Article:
One of my readers, Cindy Donahey, writes to me about many interesting things in response to my posts. One of her comments about my recent Wild Grape Vine & Pollinators post caused me to do some research. She wrote “you can get water from cut grapevines that is clean to drink,” and I found she’s correct. You can use grape vines as a source of water.
Researching a number of survival websites, I found “grape vines (the genus Vitis) can yield water throughout the spring season in North America. Use a good woody-plants field guide to make certain you’re dealing with a grape species. Small vines about a half-inch in diameter, cut a few feet above ground, will drip water for some time. Larger vines in which a notch has been cut will gush water. Again, be sure to use a trusty identification guide. There are some toxic vines out there that produce sap that would not be good to drink.” (Outdoor Life)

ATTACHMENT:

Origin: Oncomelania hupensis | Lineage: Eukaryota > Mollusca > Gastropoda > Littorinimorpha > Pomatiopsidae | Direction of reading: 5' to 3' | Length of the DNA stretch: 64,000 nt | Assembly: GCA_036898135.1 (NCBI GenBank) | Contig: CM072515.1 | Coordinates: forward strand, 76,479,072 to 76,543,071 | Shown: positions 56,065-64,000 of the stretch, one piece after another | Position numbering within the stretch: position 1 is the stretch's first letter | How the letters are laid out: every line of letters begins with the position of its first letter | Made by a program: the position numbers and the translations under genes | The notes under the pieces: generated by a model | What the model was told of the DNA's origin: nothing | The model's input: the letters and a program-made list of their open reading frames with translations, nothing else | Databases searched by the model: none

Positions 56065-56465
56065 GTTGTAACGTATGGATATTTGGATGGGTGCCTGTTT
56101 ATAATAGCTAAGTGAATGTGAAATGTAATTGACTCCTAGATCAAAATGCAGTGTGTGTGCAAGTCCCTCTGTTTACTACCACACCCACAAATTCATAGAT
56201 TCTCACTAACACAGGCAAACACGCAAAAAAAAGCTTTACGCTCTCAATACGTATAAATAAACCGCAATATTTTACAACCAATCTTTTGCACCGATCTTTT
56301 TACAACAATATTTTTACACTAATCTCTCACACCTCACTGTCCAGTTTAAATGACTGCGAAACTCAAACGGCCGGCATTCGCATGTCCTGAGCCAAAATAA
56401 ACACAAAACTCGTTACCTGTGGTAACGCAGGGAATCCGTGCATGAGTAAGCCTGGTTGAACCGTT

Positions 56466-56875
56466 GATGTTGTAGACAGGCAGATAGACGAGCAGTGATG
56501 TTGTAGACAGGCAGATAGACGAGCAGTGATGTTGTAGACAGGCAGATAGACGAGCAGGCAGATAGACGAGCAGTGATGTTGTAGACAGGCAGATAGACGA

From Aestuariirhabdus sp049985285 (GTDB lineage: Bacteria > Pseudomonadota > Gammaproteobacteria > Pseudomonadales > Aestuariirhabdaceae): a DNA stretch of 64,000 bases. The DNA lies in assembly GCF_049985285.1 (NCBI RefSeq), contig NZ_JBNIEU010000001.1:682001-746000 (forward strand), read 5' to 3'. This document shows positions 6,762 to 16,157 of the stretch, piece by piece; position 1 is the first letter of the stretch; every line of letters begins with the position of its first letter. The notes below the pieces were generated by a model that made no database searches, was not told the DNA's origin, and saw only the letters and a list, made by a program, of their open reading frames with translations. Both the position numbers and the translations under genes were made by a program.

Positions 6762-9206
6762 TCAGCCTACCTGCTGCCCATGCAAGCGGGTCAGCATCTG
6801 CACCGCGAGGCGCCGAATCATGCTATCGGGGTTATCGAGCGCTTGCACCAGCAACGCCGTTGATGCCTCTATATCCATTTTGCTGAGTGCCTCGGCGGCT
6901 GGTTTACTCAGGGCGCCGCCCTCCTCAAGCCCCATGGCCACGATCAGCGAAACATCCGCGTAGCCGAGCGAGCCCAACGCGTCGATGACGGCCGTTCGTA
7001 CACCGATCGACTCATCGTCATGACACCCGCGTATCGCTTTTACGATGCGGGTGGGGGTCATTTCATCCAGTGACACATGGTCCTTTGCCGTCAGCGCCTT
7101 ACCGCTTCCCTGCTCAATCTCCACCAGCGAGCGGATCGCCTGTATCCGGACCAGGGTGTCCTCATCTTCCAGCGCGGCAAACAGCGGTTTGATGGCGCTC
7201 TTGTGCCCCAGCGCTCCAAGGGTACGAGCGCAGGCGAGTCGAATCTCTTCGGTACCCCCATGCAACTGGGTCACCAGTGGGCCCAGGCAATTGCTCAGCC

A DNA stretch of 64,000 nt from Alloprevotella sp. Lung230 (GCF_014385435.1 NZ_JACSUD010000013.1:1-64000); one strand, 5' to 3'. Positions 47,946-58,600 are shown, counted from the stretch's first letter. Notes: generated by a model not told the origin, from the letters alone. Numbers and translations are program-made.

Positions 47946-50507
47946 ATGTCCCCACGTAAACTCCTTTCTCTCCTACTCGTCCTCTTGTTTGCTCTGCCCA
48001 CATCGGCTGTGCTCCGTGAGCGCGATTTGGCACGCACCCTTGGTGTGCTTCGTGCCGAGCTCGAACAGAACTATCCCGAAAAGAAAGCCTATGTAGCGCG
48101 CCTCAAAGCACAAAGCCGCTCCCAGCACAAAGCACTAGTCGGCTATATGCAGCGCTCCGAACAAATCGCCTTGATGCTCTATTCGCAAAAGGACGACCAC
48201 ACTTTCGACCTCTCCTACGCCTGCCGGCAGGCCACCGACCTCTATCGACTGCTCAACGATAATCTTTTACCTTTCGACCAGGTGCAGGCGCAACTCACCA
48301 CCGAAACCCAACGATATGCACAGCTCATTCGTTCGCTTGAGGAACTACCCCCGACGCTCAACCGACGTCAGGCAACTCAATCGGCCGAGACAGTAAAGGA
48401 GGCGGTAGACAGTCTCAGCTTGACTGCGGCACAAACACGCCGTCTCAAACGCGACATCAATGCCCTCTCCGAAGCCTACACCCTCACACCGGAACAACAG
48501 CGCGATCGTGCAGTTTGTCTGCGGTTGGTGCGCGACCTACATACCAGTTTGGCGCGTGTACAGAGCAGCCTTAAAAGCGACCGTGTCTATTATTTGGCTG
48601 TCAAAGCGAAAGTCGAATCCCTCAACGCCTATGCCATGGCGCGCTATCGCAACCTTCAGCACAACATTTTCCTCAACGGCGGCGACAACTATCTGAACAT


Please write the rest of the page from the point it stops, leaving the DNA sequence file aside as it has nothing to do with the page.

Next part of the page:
Hopefully, I’ll never be in a position where I have to seek out grape vines for a water source, but this was an interesting fact. I continue to be awed by nature.
For more information about actually obtaining water from vines, see Here is how to Find a survival Water Source in Vines.